Green light given to first Enterprise Migration Agreement

Date: May 31, 2012

The go-ahead has been given by the Australian government to its inaugural Enterprise Migration Agreement (EMA), which has been granted to a new project in Western Australia.

The iron ore mining Roy Hill project in the Pilbara region will benefit from the agreement, which could be the first of many signed off by the government.

Minister for immigration and citizenship Chris Bowen explained that this was an important milestone in meeting critical skills shortages in the resources sector.

He indicated that temporary workers are essential to the strength of the economy - meaning that migration lawyers may see increased business from those arriving in the country through an EMA.

The agreements have been designed to give the resources sector a helping hand by making sure that skills shortages do not negatively impact the industry by creating constraints on major projects.

Although the government makes finding Australians for jobs its priority, it recognises that there are times when overseas assistance is necessary.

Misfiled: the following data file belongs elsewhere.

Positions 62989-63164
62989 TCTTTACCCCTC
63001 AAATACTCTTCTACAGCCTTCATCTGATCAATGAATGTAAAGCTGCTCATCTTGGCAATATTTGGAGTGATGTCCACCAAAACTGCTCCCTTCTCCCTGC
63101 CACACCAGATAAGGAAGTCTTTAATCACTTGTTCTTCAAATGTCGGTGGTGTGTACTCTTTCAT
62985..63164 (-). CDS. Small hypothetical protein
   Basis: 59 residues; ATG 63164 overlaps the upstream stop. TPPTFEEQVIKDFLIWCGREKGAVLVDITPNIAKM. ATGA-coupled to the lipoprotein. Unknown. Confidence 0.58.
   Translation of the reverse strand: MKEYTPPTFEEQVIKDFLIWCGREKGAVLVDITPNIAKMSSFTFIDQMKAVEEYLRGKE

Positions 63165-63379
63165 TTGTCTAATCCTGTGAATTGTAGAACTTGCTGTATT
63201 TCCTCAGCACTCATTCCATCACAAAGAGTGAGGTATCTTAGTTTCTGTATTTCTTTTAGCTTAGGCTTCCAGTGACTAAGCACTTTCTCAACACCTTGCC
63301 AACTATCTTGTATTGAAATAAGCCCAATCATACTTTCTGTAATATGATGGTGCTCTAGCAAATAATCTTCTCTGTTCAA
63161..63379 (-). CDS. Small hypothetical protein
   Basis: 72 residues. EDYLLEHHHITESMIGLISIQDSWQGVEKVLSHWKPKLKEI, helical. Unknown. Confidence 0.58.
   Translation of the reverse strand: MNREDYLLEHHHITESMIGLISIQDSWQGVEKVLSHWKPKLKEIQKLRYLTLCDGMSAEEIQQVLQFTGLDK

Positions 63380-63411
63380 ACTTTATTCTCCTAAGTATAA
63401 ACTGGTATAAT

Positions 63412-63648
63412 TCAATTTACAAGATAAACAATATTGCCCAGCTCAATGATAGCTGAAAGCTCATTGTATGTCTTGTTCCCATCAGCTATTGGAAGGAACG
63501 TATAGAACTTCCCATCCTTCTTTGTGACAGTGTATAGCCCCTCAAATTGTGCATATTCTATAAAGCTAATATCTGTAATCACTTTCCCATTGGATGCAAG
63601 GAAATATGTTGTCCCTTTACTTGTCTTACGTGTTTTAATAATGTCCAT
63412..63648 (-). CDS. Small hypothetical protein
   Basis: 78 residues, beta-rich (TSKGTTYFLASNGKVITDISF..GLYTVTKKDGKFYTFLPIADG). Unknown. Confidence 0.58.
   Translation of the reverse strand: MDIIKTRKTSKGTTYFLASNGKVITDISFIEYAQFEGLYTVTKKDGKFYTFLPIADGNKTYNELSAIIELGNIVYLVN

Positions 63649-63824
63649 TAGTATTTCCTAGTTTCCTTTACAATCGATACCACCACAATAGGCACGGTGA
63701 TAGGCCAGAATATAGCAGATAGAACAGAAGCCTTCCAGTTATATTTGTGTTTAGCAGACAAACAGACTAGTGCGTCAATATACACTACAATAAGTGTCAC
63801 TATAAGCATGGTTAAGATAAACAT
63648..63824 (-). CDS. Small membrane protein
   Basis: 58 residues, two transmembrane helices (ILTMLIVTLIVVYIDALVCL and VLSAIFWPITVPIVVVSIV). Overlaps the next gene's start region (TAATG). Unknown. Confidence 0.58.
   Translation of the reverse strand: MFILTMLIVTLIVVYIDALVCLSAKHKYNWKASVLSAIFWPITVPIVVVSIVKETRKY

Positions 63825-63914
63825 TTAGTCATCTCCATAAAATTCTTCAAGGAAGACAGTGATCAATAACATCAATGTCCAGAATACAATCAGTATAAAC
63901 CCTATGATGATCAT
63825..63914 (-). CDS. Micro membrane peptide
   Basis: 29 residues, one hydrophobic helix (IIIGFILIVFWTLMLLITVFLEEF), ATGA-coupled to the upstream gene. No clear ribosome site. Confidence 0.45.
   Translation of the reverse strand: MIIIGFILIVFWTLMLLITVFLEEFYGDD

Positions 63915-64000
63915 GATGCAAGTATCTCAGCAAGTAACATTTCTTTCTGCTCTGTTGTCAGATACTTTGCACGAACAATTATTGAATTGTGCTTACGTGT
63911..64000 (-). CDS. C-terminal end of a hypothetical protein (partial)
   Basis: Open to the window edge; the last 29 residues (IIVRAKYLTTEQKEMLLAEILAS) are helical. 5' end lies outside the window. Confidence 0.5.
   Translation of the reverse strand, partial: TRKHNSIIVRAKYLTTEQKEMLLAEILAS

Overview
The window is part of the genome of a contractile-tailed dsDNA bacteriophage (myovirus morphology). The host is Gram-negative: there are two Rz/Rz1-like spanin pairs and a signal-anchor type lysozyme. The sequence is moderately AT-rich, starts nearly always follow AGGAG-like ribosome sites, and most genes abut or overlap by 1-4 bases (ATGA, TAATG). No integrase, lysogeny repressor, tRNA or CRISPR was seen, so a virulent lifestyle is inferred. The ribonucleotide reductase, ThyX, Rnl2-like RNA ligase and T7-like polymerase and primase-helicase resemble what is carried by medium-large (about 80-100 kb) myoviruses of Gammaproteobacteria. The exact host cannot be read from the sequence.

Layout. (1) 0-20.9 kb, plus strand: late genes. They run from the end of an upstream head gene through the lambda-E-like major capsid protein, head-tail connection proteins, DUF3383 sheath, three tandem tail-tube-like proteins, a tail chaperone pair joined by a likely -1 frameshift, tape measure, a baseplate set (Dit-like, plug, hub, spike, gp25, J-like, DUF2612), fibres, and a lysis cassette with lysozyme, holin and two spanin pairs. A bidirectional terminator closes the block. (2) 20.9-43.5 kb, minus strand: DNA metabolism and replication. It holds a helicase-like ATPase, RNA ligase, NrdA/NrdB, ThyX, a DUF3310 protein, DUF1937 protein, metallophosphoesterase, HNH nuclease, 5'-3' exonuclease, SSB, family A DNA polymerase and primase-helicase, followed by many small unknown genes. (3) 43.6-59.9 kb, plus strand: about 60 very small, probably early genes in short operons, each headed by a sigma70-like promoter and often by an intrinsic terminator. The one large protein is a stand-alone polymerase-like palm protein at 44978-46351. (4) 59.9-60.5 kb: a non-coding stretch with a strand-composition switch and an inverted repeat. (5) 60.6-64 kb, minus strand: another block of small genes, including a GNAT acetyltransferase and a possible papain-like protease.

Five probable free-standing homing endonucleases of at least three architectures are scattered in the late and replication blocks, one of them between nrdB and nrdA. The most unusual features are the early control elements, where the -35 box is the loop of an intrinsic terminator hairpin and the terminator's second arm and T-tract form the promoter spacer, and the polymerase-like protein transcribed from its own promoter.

Mr Bowen continued: "With more than 8,000 workers required during the construction phase of the Roy Hill project, there simply aren't enough people in the local workforce to get the job done."

Through the EMA, not only will foreign workers be attracted to Roy Hill, but 2,000 training places will be made available to Australians.

"This includes places for more than 200 Australian apprentices and trainees, as well as preparing over 100 Indigenous Australians to work in the construction industry," the immigration minister announced.

Under the program, the government will ensure that all visa holders are aware of their rights in the workplace, which is also something that migration lawyers will be able to offer expert advice on.

Visa holders need to make sure they undergo a specific induction program, as well as have access to a range of information on how to ensure their working terms are legal.

Although the scheme is the first of its kind, it is hoped that it will pave the way for future projects to follow suit to bring the greatest benefits to the resources sector.

Mr Bowen even indicated that the EMAs have been effective at cutting the red tape may organisations face when they need the input of foreign workers, which could bring great economic advantages.

At present, EMAs are available to resources projects with a capital expenditure of more than $2 billion and a peak workforce of more than 1,500 workers.